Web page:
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Hail, Caesar! - Cinemaholic Movie Reviews
one person's obsessive addiction to film
cinema_holic
cinema_holic
Hail, Caesar!
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Directing: B
Acting: B+
Writing: B-
Cinematography: A-
Editing: B



If there's anything that makes Hail Caesar! stand out, less among the rest of the Coen Brothers' work than among comedies on average, it's the cinematography. This is a strikingly well shot movie -- which any fan of the Coen Brothers should expect anyway. Anyone unfamiliar with this director-writer team might be surprised by that. The thing is, though, if the cinematography is the only particularly memorable or impressive part of a movie, then maybe something kind of vital is missing.

To be sure, Hail Caesar! is entertaining. There are some moments that are genuinely, gut-bustingly funny. It contains a lot of cameos by recognizable stars, and those are some of the most entertaining moments. Coen Brothers alumn Frances McDormand is in all of one single scene, as a movie editor, but her brief couple of minutes are arguably the funniest in the whole movie. Some others are just amusingly impactful, such as Tilda Swinton playing twin sisters who work for competing gossip columns; Scarlett Johansson and Channing Tatum as different movie stars with totally unrelated plot points; Ralph Fiennes as a movie director; and Jonah Hill as a guy who gets studio people out of legal binds.

And that's not to mention the biggest star in this movie, George Clooney, as movie star Baird Whitlock, the star of the movie-within-a-movie that bears the same name. He gets kidnapped by communists. Also there's a bit of irony to his status as a supporting player here. But when it comes to the story, trying to explain it any further would be a fool's errand. It gets absurdly convoluted in a very Coen Brothers way. But that's part of the problem, because compared to, say, Raising Arizona or The Big Lebowski, this movie lacks substance. It's all flash and little else. The characters in those other films, absurdist comedies though they also are, had real depth to them. All the characters here are thinly drawn.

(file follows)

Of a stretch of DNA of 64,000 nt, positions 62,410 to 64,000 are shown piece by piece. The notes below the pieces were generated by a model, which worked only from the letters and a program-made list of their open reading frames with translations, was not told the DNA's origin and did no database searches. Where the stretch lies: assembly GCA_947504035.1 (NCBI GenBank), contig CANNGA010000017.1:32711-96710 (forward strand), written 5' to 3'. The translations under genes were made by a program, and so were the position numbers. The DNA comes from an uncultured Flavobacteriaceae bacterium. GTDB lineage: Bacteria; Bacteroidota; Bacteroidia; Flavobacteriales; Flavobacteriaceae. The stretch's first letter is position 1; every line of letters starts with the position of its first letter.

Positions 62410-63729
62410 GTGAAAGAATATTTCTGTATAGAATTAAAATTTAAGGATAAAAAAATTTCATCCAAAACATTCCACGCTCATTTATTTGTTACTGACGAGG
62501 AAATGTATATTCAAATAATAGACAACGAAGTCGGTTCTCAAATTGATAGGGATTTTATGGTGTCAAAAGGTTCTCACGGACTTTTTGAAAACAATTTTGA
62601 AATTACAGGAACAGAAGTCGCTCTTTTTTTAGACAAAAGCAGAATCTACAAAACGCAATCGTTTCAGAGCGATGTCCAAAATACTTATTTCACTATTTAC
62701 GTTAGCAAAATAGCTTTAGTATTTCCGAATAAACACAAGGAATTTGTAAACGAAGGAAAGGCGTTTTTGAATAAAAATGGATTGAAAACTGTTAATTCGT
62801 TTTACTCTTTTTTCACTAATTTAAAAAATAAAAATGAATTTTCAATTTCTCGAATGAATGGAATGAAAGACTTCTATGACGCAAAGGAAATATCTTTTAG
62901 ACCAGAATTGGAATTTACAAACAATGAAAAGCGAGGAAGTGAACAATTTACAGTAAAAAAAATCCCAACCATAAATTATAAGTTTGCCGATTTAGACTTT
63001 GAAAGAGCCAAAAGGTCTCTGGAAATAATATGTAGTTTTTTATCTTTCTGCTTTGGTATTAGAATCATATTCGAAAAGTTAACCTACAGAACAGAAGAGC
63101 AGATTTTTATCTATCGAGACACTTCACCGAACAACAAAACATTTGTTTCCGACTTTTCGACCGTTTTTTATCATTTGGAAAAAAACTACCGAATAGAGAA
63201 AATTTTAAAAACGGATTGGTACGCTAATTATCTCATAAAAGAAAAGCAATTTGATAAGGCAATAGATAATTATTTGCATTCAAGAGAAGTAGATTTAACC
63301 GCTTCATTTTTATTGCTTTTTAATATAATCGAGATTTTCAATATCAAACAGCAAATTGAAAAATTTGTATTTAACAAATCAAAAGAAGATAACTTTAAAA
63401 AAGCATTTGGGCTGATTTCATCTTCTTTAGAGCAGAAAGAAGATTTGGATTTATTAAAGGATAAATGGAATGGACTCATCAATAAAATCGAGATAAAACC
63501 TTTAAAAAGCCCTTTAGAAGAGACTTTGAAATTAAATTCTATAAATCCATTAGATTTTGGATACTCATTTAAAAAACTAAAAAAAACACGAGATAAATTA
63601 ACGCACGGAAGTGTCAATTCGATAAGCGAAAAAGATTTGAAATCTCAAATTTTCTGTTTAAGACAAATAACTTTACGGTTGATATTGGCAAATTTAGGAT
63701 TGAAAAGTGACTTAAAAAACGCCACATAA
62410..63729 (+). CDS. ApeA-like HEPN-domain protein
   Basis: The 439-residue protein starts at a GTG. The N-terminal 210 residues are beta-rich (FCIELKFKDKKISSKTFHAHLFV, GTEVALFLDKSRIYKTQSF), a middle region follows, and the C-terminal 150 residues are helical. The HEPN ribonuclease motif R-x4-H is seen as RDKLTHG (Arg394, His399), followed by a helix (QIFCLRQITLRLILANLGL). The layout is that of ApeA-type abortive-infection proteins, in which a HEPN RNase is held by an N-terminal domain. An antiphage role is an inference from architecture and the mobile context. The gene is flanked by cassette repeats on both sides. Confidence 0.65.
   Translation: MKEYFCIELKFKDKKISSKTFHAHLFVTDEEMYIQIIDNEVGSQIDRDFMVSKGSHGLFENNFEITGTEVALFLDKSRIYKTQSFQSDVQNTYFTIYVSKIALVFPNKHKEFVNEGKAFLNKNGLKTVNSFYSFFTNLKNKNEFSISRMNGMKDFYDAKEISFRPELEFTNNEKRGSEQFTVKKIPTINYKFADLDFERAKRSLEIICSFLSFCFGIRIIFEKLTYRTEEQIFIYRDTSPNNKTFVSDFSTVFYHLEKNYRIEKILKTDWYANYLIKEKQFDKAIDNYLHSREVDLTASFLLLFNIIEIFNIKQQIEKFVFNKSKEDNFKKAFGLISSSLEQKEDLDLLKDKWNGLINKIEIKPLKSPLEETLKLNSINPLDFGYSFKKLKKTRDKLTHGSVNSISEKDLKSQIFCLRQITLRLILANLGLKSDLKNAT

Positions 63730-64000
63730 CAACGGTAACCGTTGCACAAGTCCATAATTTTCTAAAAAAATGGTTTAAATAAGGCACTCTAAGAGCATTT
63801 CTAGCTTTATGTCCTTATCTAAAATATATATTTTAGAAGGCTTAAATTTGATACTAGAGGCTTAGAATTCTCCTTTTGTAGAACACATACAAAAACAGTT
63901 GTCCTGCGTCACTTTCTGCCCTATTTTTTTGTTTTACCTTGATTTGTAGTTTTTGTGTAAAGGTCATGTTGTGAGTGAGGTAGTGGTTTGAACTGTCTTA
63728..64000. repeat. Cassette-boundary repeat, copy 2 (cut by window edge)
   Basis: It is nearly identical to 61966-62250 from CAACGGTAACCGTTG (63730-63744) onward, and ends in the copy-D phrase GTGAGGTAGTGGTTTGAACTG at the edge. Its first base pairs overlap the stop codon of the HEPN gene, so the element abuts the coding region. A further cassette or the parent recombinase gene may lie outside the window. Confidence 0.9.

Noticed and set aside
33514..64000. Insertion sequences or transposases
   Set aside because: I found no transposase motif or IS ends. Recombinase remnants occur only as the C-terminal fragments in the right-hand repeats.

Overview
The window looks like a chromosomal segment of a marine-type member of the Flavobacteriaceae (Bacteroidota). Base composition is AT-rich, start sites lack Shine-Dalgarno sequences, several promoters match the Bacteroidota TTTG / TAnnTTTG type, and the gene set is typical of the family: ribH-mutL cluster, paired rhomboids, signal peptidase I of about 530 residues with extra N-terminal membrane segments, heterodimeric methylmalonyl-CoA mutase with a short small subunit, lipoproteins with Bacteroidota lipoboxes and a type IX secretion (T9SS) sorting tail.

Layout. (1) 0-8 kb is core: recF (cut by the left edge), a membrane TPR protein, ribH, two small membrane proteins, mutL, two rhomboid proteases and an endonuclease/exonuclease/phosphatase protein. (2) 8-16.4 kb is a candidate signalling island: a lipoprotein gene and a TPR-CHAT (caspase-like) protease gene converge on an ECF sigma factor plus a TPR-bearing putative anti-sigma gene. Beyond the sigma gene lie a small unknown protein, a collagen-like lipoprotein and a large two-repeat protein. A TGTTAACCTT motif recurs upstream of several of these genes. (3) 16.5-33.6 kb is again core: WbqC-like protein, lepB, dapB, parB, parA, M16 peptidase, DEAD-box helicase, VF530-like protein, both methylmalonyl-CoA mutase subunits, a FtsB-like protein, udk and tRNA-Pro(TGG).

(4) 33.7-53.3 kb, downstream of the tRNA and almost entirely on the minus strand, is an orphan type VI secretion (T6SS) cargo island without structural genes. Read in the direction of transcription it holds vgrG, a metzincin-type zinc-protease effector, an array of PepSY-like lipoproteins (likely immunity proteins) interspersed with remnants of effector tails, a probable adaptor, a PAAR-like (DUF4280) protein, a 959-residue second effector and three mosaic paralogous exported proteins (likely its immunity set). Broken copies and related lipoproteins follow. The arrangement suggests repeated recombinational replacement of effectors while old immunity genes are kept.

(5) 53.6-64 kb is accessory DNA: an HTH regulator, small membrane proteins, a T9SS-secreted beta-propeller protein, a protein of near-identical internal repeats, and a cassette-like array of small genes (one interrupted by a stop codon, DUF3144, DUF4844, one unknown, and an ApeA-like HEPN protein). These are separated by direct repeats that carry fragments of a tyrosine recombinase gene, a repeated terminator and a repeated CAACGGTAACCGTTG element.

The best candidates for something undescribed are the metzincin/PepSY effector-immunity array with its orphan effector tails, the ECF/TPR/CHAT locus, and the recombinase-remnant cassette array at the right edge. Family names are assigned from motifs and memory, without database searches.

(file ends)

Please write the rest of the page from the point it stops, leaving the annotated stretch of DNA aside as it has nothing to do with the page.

And then there's Josh Brolin, who has by far the biggest part, as the studio exec trying to keep all his movie stars happy. And there are so many, I forgot to name them all -- there's also Alden Ehrenreich as Herbie Doyle, the cowboy/singer who has been miscast in a drama picture. It's hard to zero in on the point of all the shenanigans going on here, other than the Coens finally offering another screwball comedy of their own unique brand, which they really haven't offered since 2008's Burn After Reading. And that movie was a bit better.

As such, Hail, Caesar! might be lost on some, but it'll be good enough for Coen Brothers die hards like myself. Set in the paranoid Hollywood system of the 1950s, it's an almost curiously detailed period piece that also showcases great actors -- another anomaly in the world of movie comedies, and something the Coen Brothers reliably offer. Indeed, besides the cinematography, the performances are the best thing this movie has to offer. It should really be the other way around but I guess you can't have everything.

It's just too bad this movie is ultimately forgettable, something that is unlikely to come up much in conversations about the Coens' career overall. For now, though, you have to hand it to them -- it's still better than most comedies out there. Hail, Caesar! may be a bit less than the sum of its parts, but it sure has a lot of great parts.

Scarlett Johansson and Josh Brolin take one of the many detours in HAIL, CAESAR!


Overall: B
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